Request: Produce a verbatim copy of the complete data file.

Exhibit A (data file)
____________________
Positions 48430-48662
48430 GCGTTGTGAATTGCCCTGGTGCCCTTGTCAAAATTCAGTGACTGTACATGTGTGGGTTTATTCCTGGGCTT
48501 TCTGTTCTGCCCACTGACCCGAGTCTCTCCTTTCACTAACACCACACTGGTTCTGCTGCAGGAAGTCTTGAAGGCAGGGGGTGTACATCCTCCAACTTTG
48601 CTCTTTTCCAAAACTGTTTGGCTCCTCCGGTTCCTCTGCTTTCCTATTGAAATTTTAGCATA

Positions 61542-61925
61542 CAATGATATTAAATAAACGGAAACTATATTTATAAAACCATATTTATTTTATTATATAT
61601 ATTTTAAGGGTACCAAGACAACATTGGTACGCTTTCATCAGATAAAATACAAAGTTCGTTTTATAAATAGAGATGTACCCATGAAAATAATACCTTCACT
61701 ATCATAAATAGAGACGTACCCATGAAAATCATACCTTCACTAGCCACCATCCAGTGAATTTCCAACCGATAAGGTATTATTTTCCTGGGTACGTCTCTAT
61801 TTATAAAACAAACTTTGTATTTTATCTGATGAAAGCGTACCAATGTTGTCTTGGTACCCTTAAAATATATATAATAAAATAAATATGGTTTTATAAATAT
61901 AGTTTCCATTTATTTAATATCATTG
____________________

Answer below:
Positions 48430-48662
48430 GCGTTGTGAATTGCCCTGGTGCCCTTGTCAAAATTCAGTGACTGTACATGTGTGGGTTTATTCCTGGGCTT
48501 TCTGTTCTGCCCACTGACCCGAGTCTCTCCTTTCACTAACACCACACTGGTTCTGCTGCAGGAAGTCTTGAAGGCAGGGGGTGTACATCCTCCAACTTTG
48601 CTCTTTTCCAAAACTGTTTGGCTCCTCCGGTTCCTCTGCTTTCCTATTGAAATTTTAGCATA

Positions 61542-61925
61542 CAATGATATTAAATAAACGGAAACTATATTTATAAAACCATATTTATTTTATTATATAT
61601 ATTTTAAGGGTACCAAGACAACATTGGTACGCTTTCATCAGATAAAATACAAAGTTCGTTTTATAAATAGAGATGTACCCATGAAAATAATACCTTCACT
61701 ATCATAAATAGAGACGTACCCATGAAAATCATACCTTCACTAGCCACCATCCAGTGAATTTCCAACCGATAAGGTATTATTTTCCTGGGTACGTCTCTAT
61801 TTATAAAACAAACTTTGTATTTTATCTGATGAAAGCGTACCAATGTTGTCTTGGTACCCTTAAAATATATATAATAAAATAAATATGGTTTTATAAATAT
61901 AGTTTCCATTTATTTAATATCATTG